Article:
Building contractor who pocketed property deposits jailed

The court pointed to the man’s long criminal record which it said was indicative of the man’s character

(File Photo)
(File Photo)

A building contractor who fraudulently pocketed property deposits has been jailed for four years and ordered to refund the equivalent of Lm75,000 to two businessmen he defrauded in 2006.

Assistant Commissioner Ian Abdilla, testifying in the case against 60-year-old Antonio Vassallo had told the court that the man had received an offer from two partners in a construction company for a property in Hamrun near Mile End.

The deal had fallen through because the prospective buyers lost interest following some complications. But Vassallo had then offered them another property, consisting of a house and two shops, in Sliema. A promise of sale was signed and a deposit of Lm25,000 was paid.

While awaiting a development permit to be issued, the two businessmen were encouraged to enter into another promise of sale on a plot of land at Benghajsa by the accused. Another Lm35,000 had been paid as a deposit on that deal.

The businessmen had later discovered that the land they had “bought” was, in fact, subject to expropriation by the State.

Fortunately, they managed to get their money back on that deal. They weren’t quite as lucky with yet another deal brokered by Vassallo, this time for a plot of land Birzebbuga

The plot of land was situated in an area known as ‘tal-gass’ for which the two businessmen had been persuaded to pay a Lm75,000 deposit.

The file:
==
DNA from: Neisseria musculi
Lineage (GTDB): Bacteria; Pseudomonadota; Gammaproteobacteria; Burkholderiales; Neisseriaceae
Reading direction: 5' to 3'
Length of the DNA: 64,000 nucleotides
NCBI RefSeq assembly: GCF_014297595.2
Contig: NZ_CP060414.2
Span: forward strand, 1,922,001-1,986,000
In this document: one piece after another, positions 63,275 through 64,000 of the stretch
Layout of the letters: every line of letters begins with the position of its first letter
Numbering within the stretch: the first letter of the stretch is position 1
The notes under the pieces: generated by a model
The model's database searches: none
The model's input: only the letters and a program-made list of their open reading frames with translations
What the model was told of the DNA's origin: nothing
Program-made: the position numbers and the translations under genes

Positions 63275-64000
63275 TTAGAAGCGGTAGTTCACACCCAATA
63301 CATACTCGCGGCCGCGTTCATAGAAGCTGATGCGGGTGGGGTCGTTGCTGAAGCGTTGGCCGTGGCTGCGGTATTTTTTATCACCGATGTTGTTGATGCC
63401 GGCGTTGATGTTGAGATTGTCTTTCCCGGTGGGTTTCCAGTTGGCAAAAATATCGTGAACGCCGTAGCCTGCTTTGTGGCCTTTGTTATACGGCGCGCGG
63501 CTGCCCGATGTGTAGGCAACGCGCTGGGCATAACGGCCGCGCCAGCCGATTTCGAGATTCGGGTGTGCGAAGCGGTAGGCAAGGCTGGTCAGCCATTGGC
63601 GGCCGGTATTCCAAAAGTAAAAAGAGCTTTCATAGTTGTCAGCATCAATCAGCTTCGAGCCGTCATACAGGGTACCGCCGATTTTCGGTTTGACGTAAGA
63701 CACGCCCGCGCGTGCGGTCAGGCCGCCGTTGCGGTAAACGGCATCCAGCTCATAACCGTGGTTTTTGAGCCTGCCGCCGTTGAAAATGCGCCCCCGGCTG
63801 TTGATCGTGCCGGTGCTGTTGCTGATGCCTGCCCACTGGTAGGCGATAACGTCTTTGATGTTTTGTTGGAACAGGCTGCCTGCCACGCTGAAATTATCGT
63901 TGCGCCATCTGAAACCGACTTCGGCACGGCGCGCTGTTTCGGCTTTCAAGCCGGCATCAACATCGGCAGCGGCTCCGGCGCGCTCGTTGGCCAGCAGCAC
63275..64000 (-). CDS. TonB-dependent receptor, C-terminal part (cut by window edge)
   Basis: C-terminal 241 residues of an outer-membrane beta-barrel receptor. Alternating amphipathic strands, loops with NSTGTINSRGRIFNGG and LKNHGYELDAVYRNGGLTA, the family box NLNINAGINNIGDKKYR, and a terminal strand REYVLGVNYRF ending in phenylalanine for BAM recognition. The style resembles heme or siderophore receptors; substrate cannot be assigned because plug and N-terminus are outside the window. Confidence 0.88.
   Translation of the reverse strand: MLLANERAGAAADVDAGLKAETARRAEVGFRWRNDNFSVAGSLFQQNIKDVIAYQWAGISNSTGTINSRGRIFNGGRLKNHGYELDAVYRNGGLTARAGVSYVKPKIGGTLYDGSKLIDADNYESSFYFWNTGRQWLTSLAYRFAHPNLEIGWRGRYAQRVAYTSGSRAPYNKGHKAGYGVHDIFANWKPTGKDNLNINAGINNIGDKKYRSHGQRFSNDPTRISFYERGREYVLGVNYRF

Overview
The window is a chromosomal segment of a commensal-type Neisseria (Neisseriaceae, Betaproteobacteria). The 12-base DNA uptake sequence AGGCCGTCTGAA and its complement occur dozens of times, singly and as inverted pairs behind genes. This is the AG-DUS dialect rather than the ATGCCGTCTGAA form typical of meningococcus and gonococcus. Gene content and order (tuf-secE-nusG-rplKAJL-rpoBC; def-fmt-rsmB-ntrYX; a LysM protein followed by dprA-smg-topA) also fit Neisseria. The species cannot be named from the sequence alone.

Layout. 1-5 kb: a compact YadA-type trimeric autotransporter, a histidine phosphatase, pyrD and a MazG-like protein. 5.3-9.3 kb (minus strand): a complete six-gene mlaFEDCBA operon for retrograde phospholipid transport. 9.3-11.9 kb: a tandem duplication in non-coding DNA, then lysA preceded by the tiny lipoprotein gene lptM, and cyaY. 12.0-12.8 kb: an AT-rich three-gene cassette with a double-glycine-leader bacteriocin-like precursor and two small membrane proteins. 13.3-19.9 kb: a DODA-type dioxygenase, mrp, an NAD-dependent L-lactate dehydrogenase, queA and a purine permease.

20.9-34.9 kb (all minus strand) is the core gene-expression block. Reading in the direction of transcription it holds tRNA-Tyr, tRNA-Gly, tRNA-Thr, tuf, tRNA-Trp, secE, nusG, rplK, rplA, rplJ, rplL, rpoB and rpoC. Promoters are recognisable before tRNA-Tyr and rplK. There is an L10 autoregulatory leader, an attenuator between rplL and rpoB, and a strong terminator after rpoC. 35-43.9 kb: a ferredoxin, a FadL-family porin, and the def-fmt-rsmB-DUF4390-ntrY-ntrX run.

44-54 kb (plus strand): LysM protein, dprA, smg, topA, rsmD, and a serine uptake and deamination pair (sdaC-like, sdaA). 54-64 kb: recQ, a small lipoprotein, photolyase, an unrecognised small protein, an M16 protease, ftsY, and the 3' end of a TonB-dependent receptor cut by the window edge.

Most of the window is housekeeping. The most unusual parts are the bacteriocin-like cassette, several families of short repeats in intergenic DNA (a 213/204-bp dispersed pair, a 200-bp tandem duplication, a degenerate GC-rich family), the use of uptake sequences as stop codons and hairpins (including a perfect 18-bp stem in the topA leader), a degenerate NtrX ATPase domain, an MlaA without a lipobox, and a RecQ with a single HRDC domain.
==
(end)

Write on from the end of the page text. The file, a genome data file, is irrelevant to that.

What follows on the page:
But again, the transfer of property never took place, lacking even a promise of sale agreement.


Vassallo had, instead, come up with a number of excuses for the delay, which included ongoing notarial searches on the property and claiming that one of the sellers had admitted to Mount Carmel Hospital.

The two businessmen soon understood that they had been fooled and had sought legal advice, before filing a criminal complaint against Vassallo.

Vassallo denied swindling the men and had pleaded not guilty to related charges.

After being assigned the case in 2013, magistrate Ian Farrugia observed that there had been a lot of time wasting up to that point.

Having seen the evidence, the court said that the way the accused acted and intervened in the complainants’ business, indicated “a planned and convincing deception” aimed at getting the victims to part with their money.

The court also noted the man’s long criminal record, commenting that it showed the man’s character. Finding Vassallo guilty of fraud, the court condemned him to a four-year prison sentence and ordered him to refund the Lm75,000.

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